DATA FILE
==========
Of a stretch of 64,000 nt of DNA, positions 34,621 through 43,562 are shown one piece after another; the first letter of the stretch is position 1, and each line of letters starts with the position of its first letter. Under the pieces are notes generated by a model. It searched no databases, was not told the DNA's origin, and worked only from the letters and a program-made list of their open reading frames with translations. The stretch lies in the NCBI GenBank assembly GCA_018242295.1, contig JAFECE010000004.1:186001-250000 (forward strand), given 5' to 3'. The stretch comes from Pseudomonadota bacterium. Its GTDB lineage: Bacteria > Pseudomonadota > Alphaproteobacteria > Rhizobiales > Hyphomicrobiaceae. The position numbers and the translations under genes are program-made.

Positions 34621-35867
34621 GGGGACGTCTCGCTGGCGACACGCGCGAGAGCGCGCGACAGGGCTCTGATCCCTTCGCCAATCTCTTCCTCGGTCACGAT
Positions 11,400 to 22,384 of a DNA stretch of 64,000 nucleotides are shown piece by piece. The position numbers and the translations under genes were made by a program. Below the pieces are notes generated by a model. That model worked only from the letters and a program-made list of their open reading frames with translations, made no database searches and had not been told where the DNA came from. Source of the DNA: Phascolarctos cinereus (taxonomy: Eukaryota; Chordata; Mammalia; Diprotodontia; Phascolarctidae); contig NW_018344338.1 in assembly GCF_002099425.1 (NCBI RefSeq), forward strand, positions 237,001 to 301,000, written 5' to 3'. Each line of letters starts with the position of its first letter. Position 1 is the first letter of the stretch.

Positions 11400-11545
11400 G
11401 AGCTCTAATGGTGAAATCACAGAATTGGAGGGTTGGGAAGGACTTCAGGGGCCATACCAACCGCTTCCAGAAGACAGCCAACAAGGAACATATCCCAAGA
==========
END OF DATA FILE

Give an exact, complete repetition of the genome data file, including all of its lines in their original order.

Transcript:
Of a stretch of 64,000 nt of DNA, positions 34,621 through 43,562 are shown one piece after another; the first letter of the stretch is position 1, and each line of letters starts with the position of its first letter. Under the pieces are notes generated by a model. It searched no databases, was not told the DNA's origin, and worked only from the letters and a program-made list of their open reading frames with translations. The stretch lies in the NCBI GenBank assembly GCA_018242295.1, contig JAFECE010000004.1:186001-250000 (forward strand), given 5' to 3'. The stretch comes from Pseudomonadota bacterium. Its GTDB lineage: Bacteria > Pseudomonadota > Alphaproteobacteria > Rhizobiales > Hyphomicrobiaceae. The position numbers and the translations under genes are program-made.

Positions 34621-35867
34621 GGGGACGTCTCGCTGGCGACACGCGCGAGAGCGCGCGACAGGGCTCTGATCCCTTCGCCAATCTCTTCCTCGGTCACGAT
Positions 11,400 to 22,384 of a DNA stretch of 64,000 nucleotides are shown piece by piece. The position numbers and the translations under genes were made by a program. Below the pieces are notes generated by a model. That model worked only from the letters and a program-made list of their open reading frames with translations, made no database searches and had not been told where the DNA came from. Source of the DNA: Phascolarctos cinereus (taxonomy: Eukaryota; Chordata; Mammalia; Diprotodontia; Phascolarctidae); contig NW_018344338.1 in assembly GCF_002099425.1 (NCBI RefSeq), forward strand, positions 237,001 to 301,000, written 5' to 3'. Each line of letters starts with the position of its first letter. Position 1 is the first letter of the stretch.

Positions 11400-11545
11400 G
11401 AGCTCTAATGGTGAAATCACAGAATTGGAGGGTTGGGAAGGACTTCAGGGGCCATACCAACCGCTTCCAGAAGACAGCCAACAAGGAACATATCCCAAGA